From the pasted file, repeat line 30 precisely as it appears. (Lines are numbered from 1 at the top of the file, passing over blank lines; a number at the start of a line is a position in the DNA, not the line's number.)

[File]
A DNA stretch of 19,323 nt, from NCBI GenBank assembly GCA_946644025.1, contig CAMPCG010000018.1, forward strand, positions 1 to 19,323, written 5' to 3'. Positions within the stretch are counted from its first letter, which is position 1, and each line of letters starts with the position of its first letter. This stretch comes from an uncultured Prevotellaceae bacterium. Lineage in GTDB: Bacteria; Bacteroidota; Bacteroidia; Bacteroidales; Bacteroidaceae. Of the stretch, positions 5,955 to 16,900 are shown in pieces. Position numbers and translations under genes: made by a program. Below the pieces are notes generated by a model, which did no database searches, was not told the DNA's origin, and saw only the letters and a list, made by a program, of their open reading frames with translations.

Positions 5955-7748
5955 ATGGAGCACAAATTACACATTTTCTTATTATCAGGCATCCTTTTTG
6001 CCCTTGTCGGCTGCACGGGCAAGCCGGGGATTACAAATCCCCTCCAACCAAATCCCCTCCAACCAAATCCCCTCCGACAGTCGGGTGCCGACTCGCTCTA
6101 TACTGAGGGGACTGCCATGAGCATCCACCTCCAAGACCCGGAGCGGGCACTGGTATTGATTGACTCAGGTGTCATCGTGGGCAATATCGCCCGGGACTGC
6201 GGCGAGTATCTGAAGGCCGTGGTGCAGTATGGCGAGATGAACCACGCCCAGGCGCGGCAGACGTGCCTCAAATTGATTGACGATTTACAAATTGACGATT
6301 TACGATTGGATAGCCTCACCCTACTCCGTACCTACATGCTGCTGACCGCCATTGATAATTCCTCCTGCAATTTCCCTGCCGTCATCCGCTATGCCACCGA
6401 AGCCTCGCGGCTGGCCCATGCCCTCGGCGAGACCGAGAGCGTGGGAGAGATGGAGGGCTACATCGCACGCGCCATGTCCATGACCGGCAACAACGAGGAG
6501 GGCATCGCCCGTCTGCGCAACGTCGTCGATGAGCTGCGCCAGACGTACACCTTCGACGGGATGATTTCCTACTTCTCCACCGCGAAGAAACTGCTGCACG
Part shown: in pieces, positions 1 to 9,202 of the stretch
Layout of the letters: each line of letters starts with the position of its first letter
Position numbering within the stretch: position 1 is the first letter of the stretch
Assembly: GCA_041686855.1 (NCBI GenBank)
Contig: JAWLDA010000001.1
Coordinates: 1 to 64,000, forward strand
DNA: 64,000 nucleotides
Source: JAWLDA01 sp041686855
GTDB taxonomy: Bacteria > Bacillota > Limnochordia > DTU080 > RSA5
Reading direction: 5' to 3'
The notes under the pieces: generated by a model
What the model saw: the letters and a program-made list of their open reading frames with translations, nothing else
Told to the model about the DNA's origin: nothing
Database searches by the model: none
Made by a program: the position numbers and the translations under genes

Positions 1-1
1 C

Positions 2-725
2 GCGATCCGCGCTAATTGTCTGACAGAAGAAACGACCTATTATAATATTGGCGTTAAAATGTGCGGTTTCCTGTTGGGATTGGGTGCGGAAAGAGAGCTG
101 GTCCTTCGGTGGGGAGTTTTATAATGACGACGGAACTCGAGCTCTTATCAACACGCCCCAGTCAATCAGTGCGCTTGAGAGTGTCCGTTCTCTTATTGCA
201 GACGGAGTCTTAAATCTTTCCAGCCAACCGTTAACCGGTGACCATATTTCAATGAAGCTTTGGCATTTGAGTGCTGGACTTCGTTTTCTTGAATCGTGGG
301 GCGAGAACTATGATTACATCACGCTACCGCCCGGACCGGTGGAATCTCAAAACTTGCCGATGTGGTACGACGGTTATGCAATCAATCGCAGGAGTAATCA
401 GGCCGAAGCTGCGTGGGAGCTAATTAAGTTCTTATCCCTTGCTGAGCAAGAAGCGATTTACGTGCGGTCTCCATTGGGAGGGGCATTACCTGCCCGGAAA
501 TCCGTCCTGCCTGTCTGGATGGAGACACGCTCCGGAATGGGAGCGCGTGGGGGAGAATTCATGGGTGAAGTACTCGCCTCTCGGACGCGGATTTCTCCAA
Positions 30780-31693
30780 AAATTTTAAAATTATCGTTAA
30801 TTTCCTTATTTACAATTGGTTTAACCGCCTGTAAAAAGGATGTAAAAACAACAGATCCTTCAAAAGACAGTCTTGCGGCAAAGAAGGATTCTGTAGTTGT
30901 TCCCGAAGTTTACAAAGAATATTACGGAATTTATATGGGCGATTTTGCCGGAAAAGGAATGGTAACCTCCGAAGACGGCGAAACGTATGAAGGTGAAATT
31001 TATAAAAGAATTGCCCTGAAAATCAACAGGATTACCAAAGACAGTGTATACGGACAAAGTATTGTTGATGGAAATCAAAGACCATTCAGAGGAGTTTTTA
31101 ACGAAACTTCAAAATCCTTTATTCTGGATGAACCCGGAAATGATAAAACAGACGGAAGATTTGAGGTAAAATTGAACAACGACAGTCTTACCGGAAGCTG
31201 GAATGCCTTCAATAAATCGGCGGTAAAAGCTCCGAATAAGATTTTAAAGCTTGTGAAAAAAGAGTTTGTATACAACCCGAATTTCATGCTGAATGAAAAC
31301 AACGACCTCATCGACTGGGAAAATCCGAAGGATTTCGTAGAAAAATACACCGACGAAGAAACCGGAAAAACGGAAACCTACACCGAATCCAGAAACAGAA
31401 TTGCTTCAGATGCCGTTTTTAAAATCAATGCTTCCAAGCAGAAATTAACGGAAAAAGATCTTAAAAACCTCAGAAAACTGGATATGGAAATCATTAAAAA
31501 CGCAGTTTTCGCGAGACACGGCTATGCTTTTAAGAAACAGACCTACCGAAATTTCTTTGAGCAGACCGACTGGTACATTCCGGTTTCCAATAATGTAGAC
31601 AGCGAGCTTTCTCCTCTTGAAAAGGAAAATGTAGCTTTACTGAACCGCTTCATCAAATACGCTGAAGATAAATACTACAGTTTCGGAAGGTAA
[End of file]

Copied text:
201 GACGGAGTCTTAAATCTTTCCAGCCAACCGTTAACCGGTGACCATATTTCAATGAAGCTTTGGCATTTGAGTGCTGGACTTCGTTTTCTTGAATCGTGGG